Stephanie: Yeah. It’s stressful because you’re always judged. I mean, you feel like your supervisor is, in a way, evaluating everything, and then you have to go through whatever forms of evaluation you have in your PhD program, and then you’re going to submit your papers and you will again be screened by the reviewers. So I think you also need in the relationship with the supervisor to find tools, find ways to cope with that, so your supervisor can train you and that can also put things into perspective. But ultimately, academia is built in such a way that you will always have peers having a look at what it is that you’re doing, evaluating whether it satisfies the criteria of science. If you want to make sure that things are going to go through and it’s really hard, as you were saying earlier, to put yourself out there and be vulnerable. But if you don’t find a way to Cook with that, then I think the journey in academia is going to be really hard. So we need to see it as training. Every time you go to a supervisor, you’re saying something, you’re receiving feedback, you’re learning how to actually implement that feedback, deal with it, and how you have to deal with yourself after a good meeting or maybe sometimes not such a good meeting with the supervisor in order to be able to develop those coping mechanisms that actually are required to keep mentally healthy. But we have to acknowledge that we’re always learning through the process and you are learning as much as your supervisor is learning when you’re doing that.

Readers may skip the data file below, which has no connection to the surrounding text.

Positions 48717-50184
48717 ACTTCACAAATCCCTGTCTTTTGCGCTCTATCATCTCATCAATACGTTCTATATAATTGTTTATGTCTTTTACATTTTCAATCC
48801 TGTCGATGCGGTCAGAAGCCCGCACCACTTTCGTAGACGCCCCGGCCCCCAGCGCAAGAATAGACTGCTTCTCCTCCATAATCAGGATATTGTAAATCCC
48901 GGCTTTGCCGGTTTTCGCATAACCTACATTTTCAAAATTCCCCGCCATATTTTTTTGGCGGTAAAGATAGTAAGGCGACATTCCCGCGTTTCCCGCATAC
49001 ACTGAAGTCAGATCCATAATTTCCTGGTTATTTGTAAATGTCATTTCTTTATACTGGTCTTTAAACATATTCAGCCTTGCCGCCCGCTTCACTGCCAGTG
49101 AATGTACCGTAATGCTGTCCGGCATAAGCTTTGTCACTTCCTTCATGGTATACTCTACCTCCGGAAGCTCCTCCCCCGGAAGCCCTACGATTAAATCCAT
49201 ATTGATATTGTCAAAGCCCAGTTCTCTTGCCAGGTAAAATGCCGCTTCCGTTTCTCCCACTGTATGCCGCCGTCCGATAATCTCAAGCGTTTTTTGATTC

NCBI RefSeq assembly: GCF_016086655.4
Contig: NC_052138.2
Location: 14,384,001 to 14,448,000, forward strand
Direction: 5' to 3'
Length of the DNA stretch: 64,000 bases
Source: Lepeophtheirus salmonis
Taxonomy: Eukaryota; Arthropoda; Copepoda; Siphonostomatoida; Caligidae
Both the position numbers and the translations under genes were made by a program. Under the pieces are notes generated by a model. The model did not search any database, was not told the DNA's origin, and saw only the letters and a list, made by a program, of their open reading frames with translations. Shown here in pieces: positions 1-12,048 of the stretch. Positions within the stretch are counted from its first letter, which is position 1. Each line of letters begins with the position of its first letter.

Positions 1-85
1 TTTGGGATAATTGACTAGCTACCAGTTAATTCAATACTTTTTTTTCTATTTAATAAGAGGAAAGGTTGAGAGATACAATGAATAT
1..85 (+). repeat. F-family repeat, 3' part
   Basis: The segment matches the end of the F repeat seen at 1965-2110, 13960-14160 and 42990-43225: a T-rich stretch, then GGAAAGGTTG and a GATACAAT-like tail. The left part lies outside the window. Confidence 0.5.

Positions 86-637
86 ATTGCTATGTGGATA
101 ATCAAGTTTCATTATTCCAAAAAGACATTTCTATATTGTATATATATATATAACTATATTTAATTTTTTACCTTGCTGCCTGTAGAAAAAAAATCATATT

Jo: Yeah. And I think that’s also some of the difficulties that most PhD students experience, speaking from my own experience, and also the people that were in the same program, like me, that we’ve come this far, and then we expected to work towards the title, like the Doctor of Physics. And the title comes first, which will be part of our name. And it’s meant to be, besides the professorship, like the highest academic rates you can ever earn in societies. So there’s a lot of pressure and again, self pressure at the same time, like you said, you’re still a student, you have the right to learn and you have the right to guidance and to supervision, to ask questions is part of research. I mean, we’re not expected to know everything. Quite the opposite. And yet the pressure is real.